I painted Odette in dyer’s woad on the upper right leg of a pair of silk tights given to me as a keepsake by my Russian-Czech ballet teacher who wore these tights during her prime years as an international dancer in the late 1930’s and 40’s. She died in 2008 at the age of 102. Having cherished these tights for years, I decided to use them in some way for display rather than just keeping them to myself. They date to the early 1940’s and are made of a Siberian silk unmatched by other kinds of silk, even heirloom silks and the pristine “peace” silks of today’s eco-textile industry. The flesh tone is the natural color of the silk. I used no resist in painting, as the texture of the silk readily and precisely absorbed the woad dye, which happens to evoke the hue of stage lighting used in Swan Lake. Other than a few pulls, the silk of the tights remains in remarkably good condition, even at the feet, considering that the years during which these tights were in action were marked by deprivation of the times, i.e., my teacher did not have many changes of tights. I can honestly say, “They don’t make ’em like that anymore” – my teacher or the tights.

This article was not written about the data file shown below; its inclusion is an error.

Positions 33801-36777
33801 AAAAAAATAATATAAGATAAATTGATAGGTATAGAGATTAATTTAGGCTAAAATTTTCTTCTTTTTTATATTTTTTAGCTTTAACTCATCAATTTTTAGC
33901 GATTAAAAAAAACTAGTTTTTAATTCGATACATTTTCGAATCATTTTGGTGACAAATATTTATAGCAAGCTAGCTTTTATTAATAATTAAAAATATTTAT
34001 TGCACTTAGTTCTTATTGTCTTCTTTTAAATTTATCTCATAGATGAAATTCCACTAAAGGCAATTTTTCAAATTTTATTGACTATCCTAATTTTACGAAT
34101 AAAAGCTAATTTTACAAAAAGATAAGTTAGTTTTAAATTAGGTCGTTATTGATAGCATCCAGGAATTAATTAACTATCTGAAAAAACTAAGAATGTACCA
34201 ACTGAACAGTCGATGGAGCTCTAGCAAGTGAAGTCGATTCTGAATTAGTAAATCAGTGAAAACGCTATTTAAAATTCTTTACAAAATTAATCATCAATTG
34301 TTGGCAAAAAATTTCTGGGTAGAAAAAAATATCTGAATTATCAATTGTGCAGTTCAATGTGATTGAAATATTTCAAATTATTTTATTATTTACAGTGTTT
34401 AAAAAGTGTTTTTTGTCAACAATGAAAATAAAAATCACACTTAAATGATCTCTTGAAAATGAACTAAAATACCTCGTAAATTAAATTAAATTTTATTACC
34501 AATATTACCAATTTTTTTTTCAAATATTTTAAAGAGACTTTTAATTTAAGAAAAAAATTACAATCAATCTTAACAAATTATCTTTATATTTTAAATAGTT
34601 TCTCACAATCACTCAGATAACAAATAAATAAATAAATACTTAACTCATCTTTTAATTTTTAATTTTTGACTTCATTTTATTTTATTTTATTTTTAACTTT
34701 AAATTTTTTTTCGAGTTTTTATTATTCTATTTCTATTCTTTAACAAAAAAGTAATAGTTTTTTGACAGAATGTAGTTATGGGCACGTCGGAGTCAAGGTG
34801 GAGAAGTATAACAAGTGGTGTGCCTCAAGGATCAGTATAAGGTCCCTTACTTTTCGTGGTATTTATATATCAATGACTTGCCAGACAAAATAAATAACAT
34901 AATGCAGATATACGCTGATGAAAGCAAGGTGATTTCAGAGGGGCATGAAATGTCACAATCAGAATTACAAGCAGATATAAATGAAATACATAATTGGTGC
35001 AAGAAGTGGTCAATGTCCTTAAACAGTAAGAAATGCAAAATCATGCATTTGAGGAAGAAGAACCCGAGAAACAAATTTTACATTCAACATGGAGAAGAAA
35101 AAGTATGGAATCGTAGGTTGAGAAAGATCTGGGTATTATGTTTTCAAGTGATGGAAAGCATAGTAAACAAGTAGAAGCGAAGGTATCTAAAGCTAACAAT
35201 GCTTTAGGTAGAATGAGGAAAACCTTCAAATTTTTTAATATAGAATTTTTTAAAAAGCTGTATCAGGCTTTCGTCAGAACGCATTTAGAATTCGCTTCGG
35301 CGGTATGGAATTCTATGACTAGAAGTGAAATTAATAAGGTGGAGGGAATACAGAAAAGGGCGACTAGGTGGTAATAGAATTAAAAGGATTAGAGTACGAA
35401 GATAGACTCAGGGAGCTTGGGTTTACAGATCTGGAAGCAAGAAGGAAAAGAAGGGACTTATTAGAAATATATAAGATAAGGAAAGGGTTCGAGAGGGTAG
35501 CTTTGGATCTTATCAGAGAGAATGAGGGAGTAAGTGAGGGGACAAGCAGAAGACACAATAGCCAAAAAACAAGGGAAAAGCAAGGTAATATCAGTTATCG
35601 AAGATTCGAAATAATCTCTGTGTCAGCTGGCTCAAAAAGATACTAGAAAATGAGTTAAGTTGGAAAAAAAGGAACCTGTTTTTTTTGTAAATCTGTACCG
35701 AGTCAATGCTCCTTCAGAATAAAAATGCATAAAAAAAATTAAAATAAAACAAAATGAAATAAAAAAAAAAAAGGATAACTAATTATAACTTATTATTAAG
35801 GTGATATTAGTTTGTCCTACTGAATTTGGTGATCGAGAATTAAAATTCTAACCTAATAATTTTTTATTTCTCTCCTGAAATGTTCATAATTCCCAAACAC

Before the invention of nylon and other synthetics, ballet tights (and shoes before leather was used) were made of silk, which is not only a natural fiber but a living fiber. Pure silk possesses tremendous electrostaticity, which has a warming, vitalizing effect on skin and muscles – ideal for a ballerina. My personal belief is that the silk tights of yesteryear energized the dance and protected legs and feet from injury in a way that no other fabric could then or does now.
The renowned English ballerina Margot Fonteyn, who received her significant training from Russian dancers, nearly ended her career at its peak simply because she could no longer obtain silk tights once nylon became popular.
To know more about silk’s therapeutic properties, visit my menu page titled Sal-Sol-Silk.